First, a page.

Mr˙ Cary, from the Committee appointed, presented, according to order, an Ordinance to amend an Ordinance, entitled An Ordinance for augmenting the Ninth Regiment of Regular forces, providing for the better defence of the frontiers of this Colony, and for raising six Troops of Horse; which was read the first time, and ordered to be read a second time.

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Mr˙ Richard Lee, from the Committee of Publick Claims, reported, that the Committee had, according to order, had under their consideration several Petitions to them referred, and had come to the following Resolutions thereupon; which he read in his place, and afterwards delivered in at the Clerk' s table, where the same were again twice read, and agreed to:

Resolved, That so much of the Petition of George Moffatt as prays to be reimbursed for a Horse therein mentioned, also an additional allowance of pay for Andrew Erwin, a soldier in his Company, is reasonable, and that the Petitioner ought to be reimbursed the sum of £9 for the said Horse, it appearing to this Committee that that sum was deducted out of his pay by the Paymaster for the said Horse, which he had never had possession of; and also that he ought to be allowed the further sum of 16s˙ 6d˙ for eleven days' pay of the said Erwin, as a soldier, which was omitted through mistake in his roll.

Resolved, That the residue of the said Petition, as far as it relates to an allowance for two Pack-horse drivers, be rejected, it appearing that they received soldiers' pay at that time, which this Committee think sufficient, as they had the care of only one Horse each.

Resolved, That the Petition of Robert Gilmore, John Backley, Alexander Campbell, Thomas Cooper, and Jonathan Skean, praying to be allowed their pay as Rangers in the late Indian expedition, is reasonable, and that they ought to be allowed as follows: Robert Gilmoreand Jonathan Skean the sum of 16s˙ 6d˙ each; John Backley, the sum of £2 11s˙; Alexander Campbell, the sum of £4 4s˙, and Thomas Cooper, the sum of £2 6s˙ 6d˙, for the same; it appearing to this Committee that the said Petitioners performed their duty as Rangers in the said expedition, and that their names were not entered on the rolls.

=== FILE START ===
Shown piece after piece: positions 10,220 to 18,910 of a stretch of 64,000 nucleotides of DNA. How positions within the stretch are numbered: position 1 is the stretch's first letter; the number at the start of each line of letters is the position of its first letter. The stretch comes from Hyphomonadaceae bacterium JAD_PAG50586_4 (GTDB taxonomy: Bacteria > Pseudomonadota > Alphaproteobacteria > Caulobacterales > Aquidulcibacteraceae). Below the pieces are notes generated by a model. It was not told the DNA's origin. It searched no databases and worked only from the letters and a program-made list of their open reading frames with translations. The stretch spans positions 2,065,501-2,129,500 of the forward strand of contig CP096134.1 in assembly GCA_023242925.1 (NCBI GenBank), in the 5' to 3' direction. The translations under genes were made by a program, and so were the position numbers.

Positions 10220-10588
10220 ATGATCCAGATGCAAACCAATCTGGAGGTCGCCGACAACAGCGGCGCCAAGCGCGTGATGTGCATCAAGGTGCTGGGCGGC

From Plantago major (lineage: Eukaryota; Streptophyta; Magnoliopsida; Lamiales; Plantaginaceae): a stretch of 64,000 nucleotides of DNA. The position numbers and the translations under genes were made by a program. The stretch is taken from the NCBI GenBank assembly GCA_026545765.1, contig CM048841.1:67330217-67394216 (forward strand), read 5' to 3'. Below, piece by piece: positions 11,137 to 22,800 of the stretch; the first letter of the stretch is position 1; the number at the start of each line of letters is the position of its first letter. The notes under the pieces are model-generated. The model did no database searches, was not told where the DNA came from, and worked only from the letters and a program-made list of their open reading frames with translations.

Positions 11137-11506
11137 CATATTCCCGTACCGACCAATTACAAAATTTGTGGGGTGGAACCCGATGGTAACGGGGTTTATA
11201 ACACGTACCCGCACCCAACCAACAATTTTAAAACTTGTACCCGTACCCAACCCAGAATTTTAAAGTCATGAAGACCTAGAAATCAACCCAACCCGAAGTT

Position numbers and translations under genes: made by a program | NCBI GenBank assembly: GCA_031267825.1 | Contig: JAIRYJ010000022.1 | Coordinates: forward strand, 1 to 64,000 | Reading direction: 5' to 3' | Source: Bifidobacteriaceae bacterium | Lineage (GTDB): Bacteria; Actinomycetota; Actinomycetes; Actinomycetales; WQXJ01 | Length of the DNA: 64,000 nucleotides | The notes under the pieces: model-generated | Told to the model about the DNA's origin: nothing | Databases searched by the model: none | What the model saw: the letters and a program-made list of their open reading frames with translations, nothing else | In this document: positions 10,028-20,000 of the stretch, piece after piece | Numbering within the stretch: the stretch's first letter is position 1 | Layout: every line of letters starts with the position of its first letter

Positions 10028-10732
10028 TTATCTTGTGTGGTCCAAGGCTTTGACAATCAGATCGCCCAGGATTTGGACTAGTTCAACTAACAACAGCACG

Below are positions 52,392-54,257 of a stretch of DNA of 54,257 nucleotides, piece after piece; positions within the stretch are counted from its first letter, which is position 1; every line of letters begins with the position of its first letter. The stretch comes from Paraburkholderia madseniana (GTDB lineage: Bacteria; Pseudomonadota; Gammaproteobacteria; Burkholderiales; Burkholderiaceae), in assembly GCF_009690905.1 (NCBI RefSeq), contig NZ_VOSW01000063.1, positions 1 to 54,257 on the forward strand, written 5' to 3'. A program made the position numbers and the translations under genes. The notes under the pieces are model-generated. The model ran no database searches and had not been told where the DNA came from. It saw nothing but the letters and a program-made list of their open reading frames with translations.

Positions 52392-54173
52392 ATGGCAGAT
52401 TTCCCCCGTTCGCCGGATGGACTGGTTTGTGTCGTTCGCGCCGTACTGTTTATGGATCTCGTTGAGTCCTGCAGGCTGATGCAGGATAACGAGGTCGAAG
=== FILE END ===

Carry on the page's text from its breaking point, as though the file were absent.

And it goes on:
Resolved, That the Petition of John Smelley and Joseph Cutchin, Inspectors of Tobacco at Smithfield and Fulghmn' s Warehouses, praying to be reimbursed for six hogsheads of Tobacco stolen out of the said warehouses, weighing six thousand two hundred and twelve pounds net, which they have paid for at the rate of twenty shillings per centum, be rejected, it appearing to this Committee that at the time the said Tobacco was stolen the said warehouses had no doors.

On consideration of the Petition of Christopher Calvert, praying to be allowed for his Slave Davy, therein mentioned, or that he may be returned, it appears to your Committee that the said Slave was taken up by the Colony Troops on suspicion that he was attempting to escape to Lord Dunmore; that he was sent to Williamsburgh, and from thence, by order of the Convention, to the Lead Mines, where he is employed in the service of the country.